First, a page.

Tips and Tricks

Post #4

More on the train/my hotel in Salamanca…

This is the Renfe website. Make sure ida y vuelta is selected (that means round trip). First, I put Madrid* for origen (you don’t just want trains that leave from Atocha). Then, you should put Salamanca-Al Alamedilla and then put the dates. Do not choose any times and then click Comprar. Once you get to the next page, scroll to see what times you want and choose the prices with the purple box/two arrows going in opposite directions icon next to them. And then you hit Continue and enter your payment information. Pretty simple!

As for my hotel, I stayed in the NH Puerta de la Catedral. The front desk receptionist, Nuria, was so nice and the hotel was decently priced and close to tourist sites. One morning, I was serenaded awake by a man playing the accordion beneath my window (since he was sitting in front of the Cathedral). My room overlooked part of the Cathedral and the rolling hills of the Castilla y Leon countryside. So beautiful! However, I will say it is definitely more cost effective to get an Airbnb and, even better, to go with a group.

Post #3

More on going out…

Gabana 1800 is great if you are a college kid (or a few years older). Ages 18-25. Beautiful people, SUPER EXPENSIVE drinks but great dancing/music and a great place to meet people your age. One downside is that everyone smokes inside and there is zero ventillation so your chest and throat will be hurting by the end of the night. But, never fear!  Café y Té is right up the street – they open at 6 am so you can get a cup of tea or breakfast depending on hungry you are or how late you stay out. Also, there is always VIPS. Joy also had GREAT music, expensive drinks and super fun dancing. Always go in a group for maximum fun. Some of the guys were creepier at Joy but not all. All clubs you go to, unless you know someone, will cost 12-15 euros to get in so be prepared to spend some money. NEVER drink at the clubs unless you want to be broke. Do what the locals do and walk into any bar in Gran Via, La Latina, Chueca or Lavapies for a trendy way to start the night. Like I said in an earlier post, El Tigre has huge drinks (mojitos are best) and massive helpings of tapas that come for free with the drinks. Cerveceria La Surena in Plaza Mayor has tapas for very cheap and you can get a bucket of cervezas or tinto de verano for 6 euros. I also went to an art gallery in Lavapies called Slowtrack for the premiere of a new exhibition which was really fun too – there are always nibbly things, great wine and conversation. You even get to meet the artists!

Post #2

Tips for Americans

– BE QUIET. Americans are typically very loud and this is definitely more pronounced among some Spaniards. Just be respectful and try to do your best to balance your comfort level speaking and acting in public with the comfort level of others around you.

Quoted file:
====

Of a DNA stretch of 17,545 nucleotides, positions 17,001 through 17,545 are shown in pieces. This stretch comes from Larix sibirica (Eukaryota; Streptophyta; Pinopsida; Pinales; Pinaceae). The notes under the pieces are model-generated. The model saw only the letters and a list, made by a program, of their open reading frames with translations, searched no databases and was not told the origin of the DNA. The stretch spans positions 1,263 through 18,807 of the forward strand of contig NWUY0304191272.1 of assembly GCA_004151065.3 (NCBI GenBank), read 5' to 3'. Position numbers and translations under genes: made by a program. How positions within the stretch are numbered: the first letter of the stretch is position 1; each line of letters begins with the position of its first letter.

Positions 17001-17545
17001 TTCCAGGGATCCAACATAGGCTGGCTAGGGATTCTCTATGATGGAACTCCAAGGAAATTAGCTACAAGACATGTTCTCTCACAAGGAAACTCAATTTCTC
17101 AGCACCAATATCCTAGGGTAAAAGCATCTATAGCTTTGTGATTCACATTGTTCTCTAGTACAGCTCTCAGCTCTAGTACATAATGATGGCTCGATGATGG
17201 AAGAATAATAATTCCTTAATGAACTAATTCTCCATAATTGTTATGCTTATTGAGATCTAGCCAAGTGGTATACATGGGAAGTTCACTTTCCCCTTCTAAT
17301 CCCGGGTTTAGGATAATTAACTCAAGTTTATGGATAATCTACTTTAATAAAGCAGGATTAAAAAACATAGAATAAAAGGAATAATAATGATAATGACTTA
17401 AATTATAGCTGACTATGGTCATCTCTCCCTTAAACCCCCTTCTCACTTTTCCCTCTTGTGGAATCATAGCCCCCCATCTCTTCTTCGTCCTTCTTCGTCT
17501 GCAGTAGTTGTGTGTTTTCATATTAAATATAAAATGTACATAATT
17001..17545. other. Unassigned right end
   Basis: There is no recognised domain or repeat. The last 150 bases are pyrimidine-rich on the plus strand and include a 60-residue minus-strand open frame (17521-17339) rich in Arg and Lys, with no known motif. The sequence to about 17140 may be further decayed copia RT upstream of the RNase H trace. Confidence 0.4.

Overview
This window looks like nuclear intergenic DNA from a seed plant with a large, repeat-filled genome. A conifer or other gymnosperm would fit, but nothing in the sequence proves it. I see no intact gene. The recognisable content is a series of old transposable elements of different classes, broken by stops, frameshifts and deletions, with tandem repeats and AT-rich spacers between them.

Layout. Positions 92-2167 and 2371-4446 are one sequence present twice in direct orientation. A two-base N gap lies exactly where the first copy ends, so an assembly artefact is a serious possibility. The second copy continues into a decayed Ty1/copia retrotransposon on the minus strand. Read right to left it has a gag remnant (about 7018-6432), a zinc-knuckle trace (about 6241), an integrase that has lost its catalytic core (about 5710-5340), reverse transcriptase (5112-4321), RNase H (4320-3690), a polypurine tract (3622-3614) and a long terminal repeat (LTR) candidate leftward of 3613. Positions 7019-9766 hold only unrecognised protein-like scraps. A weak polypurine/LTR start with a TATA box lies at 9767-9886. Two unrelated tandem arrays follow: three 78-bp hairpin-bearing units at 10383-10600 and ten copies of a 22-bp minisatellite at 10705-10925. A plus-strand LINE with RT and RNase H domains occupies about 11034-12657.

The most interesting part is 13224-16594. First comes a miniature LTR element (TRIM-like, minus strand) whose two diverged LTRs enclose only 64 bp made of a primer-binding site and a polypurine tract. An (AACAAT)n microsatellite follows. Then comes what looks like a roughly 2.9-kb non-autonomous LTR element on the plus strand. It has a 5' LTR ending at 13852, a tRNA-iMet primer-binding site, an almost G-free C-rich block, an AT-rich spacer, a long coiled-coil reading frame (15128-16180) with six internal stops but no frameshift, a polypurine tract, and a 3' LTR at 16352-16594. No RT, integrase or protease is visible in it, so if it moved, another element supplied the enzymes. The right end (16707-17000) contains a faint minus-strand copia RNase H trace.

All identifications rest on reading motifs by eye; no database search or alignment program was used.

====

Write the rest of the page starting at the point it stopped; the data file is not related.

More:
– If you go to Catholic church, which I did this week, print out a copy of the missal in “castillian” Spanish (with vosotros) and bring it with you. It was very awkward for me this week just standing there not knowing any of the prayers, since there are no books in any churches except for the songs.


– Again, the La Latina metro stop has great restaurants and bars. You typically go to bars from 10-ish pm to 12/1 am and then go to clubs all night. Liteally. I need to get my stamina up. I haven’t even attempted this yet. 

Chocolateria San Gines. Great place for some Churros y chocolate but not safe for people (like me) with nut allergies, sadly.

VIPS. I can’t even begin to explain the glory that is VIPS in one small blurb but I will do my best. Half convenience store with snacks from the U.S. and Spain and half-restaurant with AMERICAN BREAKFAST. Not cookies and chocolate like normal breakfast in Spain – I’m talking about eggs, bacon and french fries (not so normal, but still). And free Wi-Fi.


Post #1

I would absolutely recommend taking an overnight flight because if you sleep on the plane, the jet lag will not affect you as much, if at all.

Once we landed at Barajas, we went to the AeroCity kiosk in the airport (which is located after exiting the baggage claim and turning right) to meet the driver who was going to take us to our hotel. I would absolutely recommend this car service – they are fast, friendly and you can make reservations online before your arrival to Madrid. We hired a van (not a shared one) since we had several bags and it cost about €41 (just under $50). Also, side note, before you leave for Madrid, make sure you call your bank to tell them you are studying abroad so your cards do not get frozen and exchange currency at the airport. Do not exchange too much since pickpockets love to target tourists and you don’t want to lose all of your money if you are robbed.

Our hotel, the InterContinental Madrid, was very lovely and the staff was remarkably friendly and helpful. Visit their website for rates and other relevant information. Also, if you get an IHG membership rewards card, WiFi is free in the room for up to four devices. The hotel is also near great breakfast places, cafes and tapas restaurants so there is no need to pay the ridiculous prices for the food in the hotel. The hotel is also down the street fro El Corte Inglés and other shops if you need to pick up anything or just want to browse.


One thought on “Tips and Tricks

  1. Pingback: Post #1: Dreaming in Spanish | ¡Aquí vamos!

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